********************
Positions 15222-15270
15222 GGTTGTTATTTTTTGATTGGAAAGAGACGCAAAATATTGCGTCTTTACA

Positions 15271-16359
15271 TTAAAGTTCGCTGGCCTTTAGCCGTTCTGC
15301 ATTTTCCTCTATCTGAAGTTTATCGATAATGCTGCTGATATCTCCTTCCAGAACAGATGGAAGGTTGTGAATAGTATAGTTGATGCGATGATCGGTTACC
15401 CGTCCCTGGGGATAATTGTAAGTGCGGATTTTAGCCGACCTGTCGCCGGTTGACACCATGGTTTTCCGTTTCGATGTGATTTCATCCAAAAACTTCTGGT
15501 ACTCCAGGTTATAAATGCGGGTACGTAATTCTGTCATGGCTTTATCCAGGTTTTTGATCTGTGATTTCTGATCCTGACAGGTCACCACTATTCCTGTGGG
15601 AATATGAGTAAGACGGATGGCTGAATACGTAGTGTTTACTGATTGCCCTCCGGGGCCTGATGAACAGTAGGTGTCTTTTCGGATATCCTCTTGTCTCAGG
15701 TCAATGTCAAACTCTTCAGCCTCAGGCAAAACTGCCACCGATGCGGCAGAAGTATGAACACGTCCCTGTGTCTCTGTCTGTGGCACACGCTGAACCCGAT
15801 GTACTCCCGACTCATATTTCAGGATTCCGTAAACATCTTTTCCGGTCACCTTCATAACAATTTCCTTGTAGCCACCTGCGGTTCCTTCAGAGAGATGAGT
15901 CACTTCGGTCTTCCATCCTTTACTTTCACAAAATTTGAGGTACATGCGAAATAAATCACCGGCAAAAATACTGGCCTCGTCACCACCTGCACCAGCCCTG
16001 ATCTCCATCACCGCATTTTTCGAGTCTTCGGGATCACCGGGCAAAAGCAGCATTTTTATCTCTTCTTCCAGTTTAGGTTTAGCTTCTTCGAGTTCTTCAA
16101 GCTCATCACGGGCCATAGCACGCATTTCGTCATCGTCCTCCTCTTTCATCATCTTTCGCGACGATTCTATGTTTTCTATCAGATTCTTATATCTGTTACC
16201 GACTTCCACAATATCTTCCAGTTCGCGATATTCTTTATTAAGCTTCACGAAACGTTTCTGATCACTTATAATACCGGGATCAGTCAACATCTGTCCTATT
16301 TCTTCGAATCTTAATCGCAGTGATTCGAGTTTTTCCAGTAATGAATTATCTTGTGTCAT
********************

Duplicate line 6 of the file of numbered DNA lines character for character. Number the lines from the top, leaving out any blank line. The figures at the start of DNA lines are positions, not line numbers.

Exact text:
15401 CGTCCCTGGGGATAATTGTAAGTGCGGATTTTAGCCGACCTGTCGCCGGTTGACACCATGGTTTTCCGTTTCGATGTGATTTCATCCAAAAACTTCTGGT